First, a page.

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title: 'Hilo tribune. (Hilo, Hawaii) 1895-1917, March 18, 1904, Page 2, Image 2',
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THB WHttKLY HttO TRIBUNB, HILO, HAWAII, FRIDAY, MARCH 18, tw
On Wfiinmtcnuc Street
for sale at a
The fine residence lot on Waianuenue Street,
mauka of the Haley Lot, is for sale at
One thousand dollars cash down will be re
quired. The balance on time. This lot
has 66 feet frontage on Waiiinuenue street
and is 150 feet deep.
LOOK OVER THE PREMISES
THEN INQUIRE AT
THE TRIBUNE OFFICE
FOR FURTHER PARTICULARS
Someof Our New Arrivals
Pork and Beans
ONE POUND TINS
We got these cry reasonable and purchasers will do well
to lay in a supply.
ONE POUND EARTHENWARE POTS
A first-cl iss article .made from "Seville" oranges.
TWO POUND EARTHENWARE POTS
The pots when empty make excellent bean pots.
THEO. H. DAVIES & CO. Limited
THE HAWAIIAN FERTILIZER CO., Ltd.
For Cane, Vegetable and Banana Fields.
Soil Analysis Made ami Fertilizer Furnished Suitable to Soil, Climate and Crop
FOR THE LAND'S SAKE USE OUR FERTILIZERS 7"
Sulphate of Ammonium
Sulphate of Potash
Nitrato of Soda
H. C. Phosphates
Fertilizers for sale in large or small (inautities. Fertilise your lawns with our
Special Lawn Fertilizer.
1 O. BOX 767,
KOREANS TO MIUKVTE.
JnpanrKffKaMtan War May t'aase
Korean to Come Here.
Honolulu, March 8. It 19 more
than probable that the Japanese
Russian war will prove oi immense
benefit to the Hawaiian Islands.
This benefit will be of an indirect
character however, for it will con
cern the supply of labor for these
islands. The longer the war con
tinues the more likely is the labor
supply apt to increase.
W. F. Sands who has for the
last four years been chief adviser to
the Korean emperor, is a through
passqugcr 011 the (transport Thomas.
He is going to the Mainland on
business. Mr. Sands states that if
the war continues it is likqly to
have the effect of causing Koreqns
to migrate in large numbers to the
"The reports," he said "received
in Korea from the Koreans in the
Hawaiian Islands have been yery
favorable indeed and there is a desire
on the part of Koreans to come to
these islands. The Koreans are
not a warlike people. They are an
agricultural race and they prefer to
engage in that pursuit to following
the profession of arms. The war
and the presence of the Japanese
troops in Korea are likely to cause
many Koreans to come to this
country. I believe that many will
come to these islands during the
Mr. Sands was desirous of visltipg
some of the Koreans to see how they
were getting along in their new fields
oi labor. He was informed that
they were working on the sugar
plantations Inasmuch as the trans
port Thomas remains but a few
hours in Honolulu he did not expect
to see any of the Koreans on the
Unban Hngar Crop.
Washington, D. C, Feb. 21. A
belated report from Max J. Baehr,
Consul at Cienfugos, on the sugar
crop in Cuba, written late in De
cember last, is made public by the
Department of Commerce and Labor
"Sugar grinding in the districts
tributary to Cienfugos is now be
ginning under most auspicious cir
cumstances, and the planters, elated
over the recent passage by theUnited
States Congress of the long-delayed
reciprocity measure, are looking to
the future with optimistic eyes.
An approximate estimate of the
output of the leading 'igenips'
(sugar mills) in southern Santa
Clara for the grinding season of
1903-4 is given as 1,537,000 bags.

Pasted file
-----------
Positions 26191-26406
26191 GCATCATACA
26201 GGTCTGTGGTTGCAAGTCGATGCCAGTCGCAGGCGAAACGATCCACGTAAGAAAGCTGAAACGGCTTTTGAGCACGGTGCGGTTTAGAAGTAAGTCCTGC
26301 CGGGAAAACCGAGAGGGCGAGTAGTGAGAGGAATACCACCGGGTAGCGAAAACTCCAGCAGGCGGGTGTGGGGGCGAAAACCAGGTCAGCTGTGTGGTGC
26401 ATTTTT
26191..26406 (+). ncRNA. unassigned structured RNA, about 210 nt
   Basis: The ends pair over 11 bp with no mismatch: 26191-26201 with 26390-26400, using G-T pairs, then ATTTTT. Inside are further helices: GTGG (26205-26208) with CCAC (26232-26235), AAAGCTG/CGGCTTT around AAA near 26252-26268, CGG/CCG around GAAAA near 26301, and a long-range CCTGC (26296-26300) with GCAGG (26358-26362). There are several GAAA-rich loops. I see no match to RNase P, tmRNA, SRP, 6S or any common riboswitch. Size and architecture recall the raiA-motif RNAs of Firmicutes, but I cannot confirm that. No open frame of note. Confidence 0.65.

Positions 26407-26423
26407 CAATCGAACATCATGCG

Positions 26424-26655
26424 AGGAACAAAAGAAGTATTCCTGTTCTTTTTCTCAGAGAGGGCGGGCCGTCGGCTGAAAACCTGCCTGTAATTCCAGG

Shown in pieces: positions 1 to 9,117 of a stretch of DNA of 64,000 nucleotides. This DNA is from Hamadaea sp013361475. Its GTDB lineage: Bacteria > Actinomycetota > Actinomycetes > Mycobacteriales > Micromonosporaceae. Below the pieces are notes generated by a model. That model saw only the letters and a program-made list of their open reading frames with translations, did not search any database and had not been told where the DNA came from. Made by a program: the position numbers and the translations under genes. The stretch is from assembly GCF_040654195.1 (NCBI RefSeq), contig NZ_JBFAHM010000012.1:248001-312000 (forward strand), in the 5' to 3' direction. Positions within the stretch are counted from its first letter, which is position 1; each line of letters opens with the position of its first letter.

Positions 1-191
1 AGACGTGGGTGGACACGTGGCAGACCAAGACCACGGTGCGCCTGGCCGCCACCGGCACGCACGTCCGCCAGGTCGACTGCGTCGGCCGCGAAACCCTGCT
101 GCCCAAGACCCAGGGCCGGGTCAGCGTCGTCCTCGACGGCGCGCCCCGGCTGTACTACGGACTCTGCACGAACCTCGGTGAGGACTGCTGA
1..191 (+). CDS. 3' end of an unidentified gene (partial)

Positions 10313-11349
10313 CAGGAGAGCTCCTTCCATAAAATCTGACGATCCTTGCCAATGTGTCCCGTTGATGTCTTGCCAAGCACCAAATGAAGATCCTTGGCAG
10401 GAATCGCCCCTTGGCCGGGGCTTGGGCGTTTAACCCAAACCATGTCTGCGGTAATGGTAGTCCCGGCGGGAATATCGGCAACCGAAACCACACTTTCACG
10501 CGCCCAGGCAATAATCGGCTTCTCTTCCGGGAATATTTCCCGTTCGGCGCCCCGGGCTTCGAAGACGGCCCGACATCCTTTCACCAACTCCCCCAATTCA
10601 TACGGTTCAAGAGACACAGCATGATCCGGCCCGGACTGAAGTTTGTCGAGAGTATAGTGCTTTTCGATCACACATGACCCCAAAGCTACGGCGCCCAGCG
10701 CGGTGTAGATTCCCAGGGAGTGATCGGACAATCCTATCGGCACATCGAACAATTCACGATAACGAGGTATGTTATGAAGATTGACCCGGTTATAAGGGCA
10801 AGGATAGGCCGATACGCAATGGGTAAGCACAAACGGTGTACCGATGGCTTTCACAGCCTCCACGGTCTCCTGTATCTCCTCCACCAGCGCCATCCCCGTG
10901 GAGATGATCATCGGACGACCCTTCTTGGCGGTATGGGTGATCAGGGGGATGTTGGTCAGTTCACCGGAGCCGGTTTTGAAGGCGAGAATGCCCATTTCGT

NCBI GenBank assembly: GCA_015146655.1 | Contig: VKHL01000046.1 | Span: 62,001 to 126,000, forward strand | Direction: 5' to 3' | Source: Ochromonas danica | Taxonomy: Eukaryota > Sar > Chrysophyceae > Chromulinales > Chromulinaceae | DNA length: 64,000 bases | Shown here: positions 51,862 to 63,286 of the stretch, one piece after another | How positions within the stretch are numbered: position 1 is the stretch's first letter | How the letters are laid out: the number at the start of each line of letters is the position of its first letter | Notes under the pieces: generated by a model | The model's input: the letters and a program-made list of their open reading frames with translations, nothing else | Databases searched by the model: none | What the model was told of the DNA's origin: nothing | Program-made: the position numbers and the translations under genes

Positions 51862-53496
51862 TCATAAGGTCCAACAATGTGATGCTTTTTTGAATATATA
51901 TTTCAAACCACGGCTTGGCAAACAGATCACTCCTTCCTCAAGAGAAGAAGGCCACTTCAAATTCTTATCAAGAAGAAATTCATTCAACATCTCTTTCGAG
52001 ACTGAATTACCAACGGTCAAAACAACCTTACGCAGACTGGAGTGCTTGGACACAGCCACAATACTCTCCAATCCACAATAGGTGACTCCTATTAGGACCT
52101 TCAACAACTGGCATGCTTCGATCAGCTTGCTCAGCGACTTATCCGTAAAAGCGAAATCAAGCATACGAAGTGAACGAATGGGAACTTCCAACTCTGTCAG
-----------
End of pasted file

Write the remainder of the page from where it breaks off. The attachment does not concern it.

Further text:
From these figures it will be seen
that the crop now at hand exceeds
that of any former year. Many are
already devising plans to make the
sugar crop oi the coming year phe
nomenal in the history oi this Pro
vince, and much land which has
been untitled for several seasons, as
well as many acres of absolutely
virgin soil, will be brought under
Hearing on t'onnty Act.
Washington, Feb. 17. Repre
sentative Spalding, chairman of the
sub-committee which has in charge
the county bill, has agreed to give a
hearing tomorrow afternoon to W.
O. Smith and Delegate Kalanianaole
td ascertain whether it is wise to
attempt to re-enact that law. Mr.
Charles Clark also is working to
have the bill re-enacted. The Del
egate is said to be following a line
of action suggested by letters from
The Delegate is preparing to make
statements to the House Committee
on Territories, February 18, on sev
eral pending Hawaiian bills. He
has prepared a lot of matter for
presentation to the committee on
Ex-Attorney General E. P. Dole
of Honolulu is still here. He is
understood to be a candidate for the
place of Justice Galbraith on the
Territorial beuch as soon as the
term of the present incumbent ex
pires. It is claimed that he has
gained the support of many influ
ential people here for the nomination.
HOWIE AT HYONEY.
C. M. COOKE, President.
E. F. BISHOP, Treasurer.
G. II. HOBF.KTSON, Auditor
E. I). TENNEY, Vice-President.
J. WATERIIOUSE, Secretary.
W. M. ALEXANDER, C. H. ATHF.RTON
Toronto, March 9. The share
holders of the Grand Trunk rail
road have ratified an agreement
with Canada to construct the line to
the Pacific Coast.
Htory of Hon His Meeting
How the Australians break up a
public meeting is shown in the ac
count given by the Sydney Herald
of Feb. 18, of the turmoil in which
Prophet Dowie fouud himself. A
part of the story follows:
When the meeting opened punct
ually at 8 o'clock the hall flooring
and balcony was crowded. Mr.
Dowie on making his appearance
received a cordial reception, and
everything pointed to a rqpst suc
cessful meeting. Proceedings com
menced by the singing of a hymn,
followed by prayer, offered by
Overseer Voliva, chief of the Zion
church in Australasia.
Overseer Hawkens, in introduc
ing Mr. Dowie said he scarcely
thought that such an audience
would refuse to hear the Overseer
uenerai, ana asicea tnat no one
would permit interruption. He ap
pealed to every good, citizen to
maintain perfect order. (Cheers,
and a voice: "Good enough").
"I'm very thankful fpr what I
feel to be a sympathetic chord in
hearts." commenced Mr. Dowie.
"My heart," he continued, but was
so affected that he, could not speak
for some time. Regaining his com
posure he continued, "I would have
been very sorry to have left Sydney
with the thought that my last meet
ing had been disturbed. I shall
talk to you concerning the Chris
tian church of Zion, its foundation,
and what has led up to its being a
really workable model city. I will
first read to you a chapter from
Isaiah that is very much in our
hearts in Zion."
On the conclusion of the reading
of the lesson cheers were given,
which led Overseer Hawkens to
say, "I ask the law-.abiding to
watch those who whistle, and per
haps something will happen. .Point
out deliberate interrupters." (In
terruption and cheers follow).
Mr. Dowie then went on to des